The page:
INDUSTRY PROFILES

Jessica Ridley - Media

Jessica Ridley - Media
Q. Give us a snapshot of your career to date and an overview of your current role?
I’ve been at Channel Seven for the past 6 years. I’ve been in a shared role between Sunrise and 7NEWS for the past 3.5 years, which keeps me busy. I’m contributing to both shows (and everything in between) on a daily basis. I also fill-in host The Daily Edition regularly and enjoy presenting longer format feature stories for Weekend Sunrise. I’ve also been involved with Seven Sport for the Sydney Spring Carnival. I emcee sport events and corporate functions, and dabble in media training for execs and spokespersons.

No two work days are ever the same! I rarely know what I will be covering, until I turn up. It’s normal for me to be reporting on a state parliament story for Sunrise, swap to a breaking traffic story, then duck into a grimy court case for news, before putting together a health package, while getting frocked up for a live cross on a red carpet… all in the same day. You have to be versatile and adaptable, because news is a moving feast. What might start the day as lead story, is buried in the bulletin by the afternoon.

Prior to Seven, I was a news reporter and reader at 2GB. I’m originally from Perth and studied Broadcast Journalism at the Western Australian Academy of Performing Arts. I hold a Communications Degree with majors in PR and Advertising.
Q. What are you looking for from PRs – and what kind of pitch would get an immediate response?
Our newsroom gets constantly bombarded by PR groups every day. Hard truth, but our chief of staffs have figured out how to filter their emails, just to cope with the constant stream of media release notifications (according to my COS, it’s 2000+ a day).

I would say the most successful PRs tend to be the ones that have been journalists themselves and understand the intense pressure that we’re under to deliver, with limited resources. They know instinctively what a news story is, and equally what isn’t a news story. They’re also not afraid to push back on their clients’ expectations for coverage, rather than have a busy journalist tell them they’re not interested. It is after all, better to have one great story make it on the telly, than burn a relationship with a journo by pitching ten duds.

The winning pitch formula for a TV story hinges on:
  • New facts that would interest a mass audience.
  • Decent pictures (animations, graphics, corporate broll is a Christmas present to a time-poor newsroom).
  • Ideally, a case study to make it real for the viewer (not sourced off Airtasker..!)
  • A onepage, easy to read media release.
  • Pitched at the right time.
  • Pitched to the right show and audience.
Q. Do you prefer email or phone pitches, and what is the best time of day/day of the week to catch you?
I always prefer an email pitch, because this gives me time to read it, consider it and respond. I work some weekends, so my days off vary and often fall mid-week. I used to answer the phone and emails on those days. But I’m trying to break that habit, because we all deserve a breather from work! So in short, there’s never really a right time. But know I always try my hardest to answer them in a realistic time frame.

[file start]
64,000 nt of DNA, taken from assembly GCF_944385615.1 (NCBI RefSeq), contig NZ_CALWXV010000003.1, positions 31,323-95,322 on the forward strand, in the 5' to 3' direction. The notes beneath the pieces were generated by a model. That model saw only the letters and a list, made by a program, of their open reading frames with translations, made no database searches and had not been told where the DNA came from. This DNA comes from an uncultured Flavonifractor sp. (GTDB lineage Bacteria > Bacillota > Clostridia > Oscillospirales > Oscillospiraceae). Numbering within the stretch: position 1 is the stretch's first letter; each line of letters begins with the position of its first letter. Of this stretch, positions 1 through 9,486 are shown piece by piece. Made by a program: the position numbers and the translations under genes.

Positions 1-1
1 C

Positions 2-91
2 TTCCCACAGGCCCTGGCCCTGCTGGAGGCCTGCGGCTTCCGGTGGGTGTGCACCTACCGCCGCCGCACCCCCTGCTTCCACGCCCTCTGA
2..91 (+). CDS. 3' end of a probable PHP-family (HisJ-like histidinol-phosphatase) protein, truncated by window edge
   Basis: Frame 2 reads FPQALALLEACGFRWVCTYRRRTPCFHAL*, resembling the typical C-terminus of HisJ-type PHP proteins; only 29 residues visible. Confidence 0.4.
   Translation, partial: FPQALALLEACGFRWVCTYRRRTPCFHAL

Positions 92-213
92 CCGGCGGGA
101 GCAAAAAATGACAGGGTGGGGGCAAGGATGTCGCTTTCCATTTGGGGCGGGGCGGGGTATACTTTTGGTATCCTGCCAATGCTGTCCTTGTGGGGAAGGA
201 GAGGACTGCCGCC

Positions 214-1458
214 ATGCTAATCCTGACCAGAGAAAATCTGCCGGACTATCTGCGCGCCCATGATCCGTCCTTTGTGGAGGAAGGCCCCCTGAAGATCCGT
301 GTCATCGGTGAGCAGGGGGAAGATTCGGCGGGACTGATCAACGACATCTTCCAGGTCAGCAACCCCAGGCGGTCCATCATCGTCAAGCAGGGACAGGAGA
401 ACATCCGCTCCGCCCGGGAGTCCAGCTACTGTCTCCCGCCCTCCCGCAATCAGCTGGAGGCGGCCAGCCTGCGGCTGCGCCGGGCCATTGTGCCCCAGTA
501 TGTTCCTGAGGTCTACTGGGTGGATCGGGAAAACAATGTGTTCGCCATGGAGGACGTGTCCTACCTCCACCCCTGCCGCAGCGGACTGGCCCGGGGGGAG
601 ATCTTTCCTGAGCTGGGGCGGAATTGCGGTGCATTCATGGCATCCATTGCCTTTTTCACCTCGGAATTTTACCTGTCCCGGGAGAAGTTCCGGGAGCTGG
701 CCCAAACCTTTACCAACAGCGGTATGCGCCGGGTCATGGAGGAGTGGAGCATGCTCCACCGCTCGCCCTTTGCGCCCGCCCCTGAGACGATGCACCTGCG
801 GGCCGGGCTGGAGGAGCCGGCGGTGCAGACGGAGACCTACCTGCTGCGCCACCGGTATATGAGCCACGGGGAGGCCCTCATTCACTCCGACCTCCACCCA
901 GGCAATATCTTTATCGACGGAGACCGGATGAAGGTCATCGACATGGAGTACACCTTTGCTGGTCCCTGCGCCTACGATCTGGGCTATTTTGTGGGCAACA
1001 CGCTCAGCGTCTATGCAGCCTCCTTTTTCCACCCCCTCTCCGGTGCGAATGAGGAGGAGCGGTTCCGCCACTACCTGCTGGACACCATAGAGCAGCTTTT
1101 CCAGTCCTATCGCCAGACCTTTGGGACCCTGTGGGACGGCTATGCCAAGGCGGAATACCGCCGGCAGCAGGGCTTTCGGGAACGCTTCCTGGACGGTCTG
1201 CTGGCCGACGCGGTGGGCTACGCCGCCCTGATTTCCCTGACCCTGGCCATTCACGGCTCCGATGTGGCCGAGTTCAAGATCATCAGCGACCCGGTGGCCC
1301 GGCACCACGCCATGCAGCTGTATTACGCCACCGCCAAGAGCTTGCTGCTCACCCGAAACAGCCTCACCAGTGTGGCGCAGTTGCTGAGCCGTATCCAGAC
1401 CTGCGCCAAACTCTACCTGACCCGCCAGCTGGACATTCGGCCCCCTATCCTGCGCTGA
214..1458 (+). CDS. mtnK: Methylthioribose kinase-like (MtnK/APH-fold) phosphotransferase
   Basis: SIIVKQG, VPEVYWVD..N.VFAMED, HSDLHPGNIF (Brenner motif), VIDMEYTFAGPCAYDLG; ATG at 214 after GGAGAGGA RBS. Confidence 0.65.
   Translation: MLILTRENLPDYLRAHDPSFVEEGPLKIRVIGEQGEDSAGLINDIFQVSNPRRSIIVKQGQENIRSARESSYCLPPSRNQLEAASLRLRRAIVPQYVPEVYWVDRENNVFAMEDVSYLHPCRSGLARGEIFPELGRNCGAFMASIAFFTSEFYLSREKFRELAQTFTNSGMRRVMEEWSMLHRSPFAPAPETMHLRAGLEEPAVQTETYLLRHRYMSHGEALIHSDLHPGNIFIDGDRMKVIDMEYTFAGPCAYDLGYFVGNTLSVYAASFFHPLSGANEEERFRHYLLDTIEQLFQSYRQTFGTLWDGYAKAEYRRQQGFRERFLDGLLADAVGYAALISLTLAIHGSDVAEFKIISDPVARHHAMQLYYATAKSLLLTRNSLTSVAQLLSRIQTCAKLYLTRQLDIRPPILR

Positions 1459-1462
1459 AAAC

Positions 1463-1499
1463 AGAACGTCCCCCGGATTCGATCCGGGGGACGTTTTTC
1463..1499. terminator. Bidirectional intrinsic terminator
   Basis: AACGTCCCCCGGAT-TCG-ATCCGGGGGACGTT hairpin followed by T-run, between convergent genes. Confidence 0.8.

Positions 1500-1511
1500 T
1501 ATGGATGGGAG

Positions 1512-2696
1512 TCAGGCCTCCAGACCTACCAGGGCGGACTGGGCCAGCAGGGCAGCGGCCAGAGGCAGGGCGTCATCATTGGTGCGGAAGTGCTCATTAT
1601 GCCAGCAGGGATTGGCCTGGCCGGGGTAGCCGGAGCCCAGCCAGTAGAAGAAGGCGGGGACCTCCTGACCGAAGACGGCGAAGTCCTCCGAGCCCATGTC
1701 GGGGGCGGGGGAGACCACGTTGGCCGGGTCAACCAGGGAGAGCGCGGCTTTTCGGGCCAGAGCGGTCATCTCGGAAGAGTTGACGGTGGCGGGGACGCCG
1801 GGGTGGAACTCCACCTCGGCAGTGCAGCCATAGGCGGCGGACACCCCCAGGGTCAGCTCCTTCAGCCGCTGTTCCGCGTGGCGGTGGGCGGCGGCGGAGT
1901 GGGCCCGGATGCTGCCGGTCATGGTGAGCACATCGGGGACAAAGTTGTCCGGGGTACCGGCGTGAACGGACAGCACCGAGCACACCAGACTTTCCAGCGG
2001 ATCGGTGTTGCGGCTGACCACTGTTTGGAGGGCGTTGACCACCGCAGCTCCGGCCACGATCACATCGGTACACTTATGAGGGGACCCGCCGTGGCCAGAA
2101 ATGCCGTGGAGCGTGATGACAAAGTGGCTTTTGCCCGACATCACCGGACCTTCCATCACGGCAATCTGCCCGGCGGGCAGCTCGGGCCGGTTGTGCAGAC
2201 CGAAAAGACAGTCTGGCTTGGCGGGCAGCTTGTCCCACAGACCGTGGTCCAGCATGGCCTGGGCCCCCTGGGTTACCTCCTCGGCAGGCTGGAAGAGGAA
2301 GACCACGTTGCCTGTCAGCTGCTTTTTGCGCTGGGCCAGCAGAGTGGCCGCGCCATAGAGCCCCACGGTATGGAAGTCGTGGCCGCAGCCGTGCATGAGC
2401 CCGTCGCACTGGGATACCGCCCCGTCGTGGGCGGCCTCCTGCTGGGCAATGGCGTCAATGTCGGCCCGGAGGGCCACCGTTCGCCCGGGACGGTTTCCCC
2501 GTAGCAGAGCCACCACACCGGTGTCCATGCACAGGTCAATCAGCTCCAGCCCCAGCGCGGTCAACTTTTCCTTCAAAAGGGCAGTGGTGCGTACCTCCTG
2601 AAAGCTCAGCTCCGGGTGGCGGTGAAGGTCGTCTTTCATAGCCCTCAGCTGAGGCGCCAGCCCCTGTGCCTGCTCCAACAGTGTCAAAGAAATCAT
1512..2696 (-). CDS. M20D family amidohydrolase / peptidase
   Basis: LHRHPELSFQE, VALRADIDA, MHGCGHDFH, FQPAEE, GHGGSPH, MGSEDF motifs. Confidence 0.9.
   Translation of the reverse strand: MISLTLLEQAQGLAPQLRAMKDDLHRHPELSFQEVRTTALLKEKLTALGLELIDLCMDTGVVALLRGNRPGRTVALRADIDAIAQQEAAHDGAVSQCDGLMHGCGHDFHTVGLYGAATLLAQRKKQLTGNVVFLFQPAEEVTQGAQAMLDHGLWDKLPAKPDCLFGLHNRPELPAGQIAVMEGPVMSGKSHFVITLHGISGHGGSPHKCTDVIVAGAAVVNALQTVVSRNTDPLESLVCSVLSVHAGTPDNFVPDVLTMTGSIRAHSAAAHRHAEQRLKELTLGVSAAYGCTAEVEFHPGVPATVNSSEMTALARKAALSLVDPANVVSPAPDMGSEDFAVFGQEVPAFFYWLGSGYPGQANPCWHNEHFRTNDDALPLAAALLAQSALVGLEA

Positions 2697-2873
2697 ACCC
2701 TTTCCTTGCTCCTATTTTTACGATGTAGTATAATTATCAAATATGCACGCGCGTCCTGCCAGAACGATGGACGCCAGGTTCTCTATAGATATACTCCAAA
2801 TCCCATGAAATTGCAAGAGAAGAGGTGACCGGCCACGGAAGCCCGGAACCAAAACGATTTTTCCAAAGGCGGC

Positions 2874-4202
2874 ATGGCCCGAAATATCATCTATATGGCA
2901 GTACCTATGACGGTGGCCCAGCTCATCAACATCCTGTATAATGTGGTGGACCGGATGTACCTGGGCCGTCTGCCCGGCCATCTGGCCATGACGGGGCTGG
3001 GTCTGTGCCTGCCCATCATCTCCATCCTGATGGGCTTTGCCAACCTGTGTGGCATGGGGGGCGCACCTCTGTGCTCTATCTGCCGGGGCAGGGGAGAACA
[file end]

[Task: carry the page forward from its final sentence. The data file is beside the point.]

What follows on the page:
Q. During your career, what has your experience been like working with PRs?
I’ve developed some great ongoing relationships with many fabulous PR groups in Sydney and Melbourne. Some of them I count as dear friends.

I’ve covered fashion week over the past few years, which is a great way to get to know a lot of the main players in beauty and apparel. I also have former TV colleagues that have gone across to government and corporate communications roles. It’s been handy having studied PR and advertising. I do have a solid handle on what goes into the strategic planning behind the scenes.
Q. Do you attend many media events and if so, what kind?
Less than I used to! It’s very flattering to be invited to different events around town, but with the gruelling work hours I’ve had to be careful with what I commit to mid week, so I don’t burn out!

I love theatre, art and music. So I enjoy attending premieres in this great city of ours! I’m passionate about health, food and fitness, so tend to say yes to those kinds of events too. Every so often I get invited to an event with a great inspirational speaker, or a great panel discussing issues that matter, particularly to women. They’re my favourite events, where you meet some movers and shakers - and walk away feeling challenged.
Q. What do you love about your job?
The adrenalin of live TV, the variety of content, the art of a good interview and writing to pictures. No other job gives you a front row seat to world events and it’s a privilege to meet so many interesting people every day and tell their stories.
Q. Describe a typical day:
  • 3.15am: Wake up and check emails to find out where Sunrise is sending me.
  • 4am: Meet my cameraman at the Martin Place office and drive to our destination to set up.
  • 5.30am: My first news cross. There’ll be several to follow throughout the morning, possibly radio crosses too. Also Morning Show and Morning News contributions.
  • 7am: Find a coffee somewhere in between!!
  • 9am-1pm: Setting up interviews for a different story for the 6pm news. Recording pieces for 4pm and promos too.
  • 2-4pm: Writing and voicing 6pm story.
  • 4.30pm: Walking Rocket the Labradoodle.
  • 5.30pm: Try to get to a gym class.
  • 6.30pm: Dinner with the hubby.
  • 8pm: Lights out. Phone on silent. Ready to do it all again!
Q. If you weren't doing what you do now… what would you be doing?
I could sing before I could walk or talk. So perhaps in another life, I would have pursued a musical theatre career in Broadway! But who knows, there might be a way to storm the stage one day.
Q. Your Socials: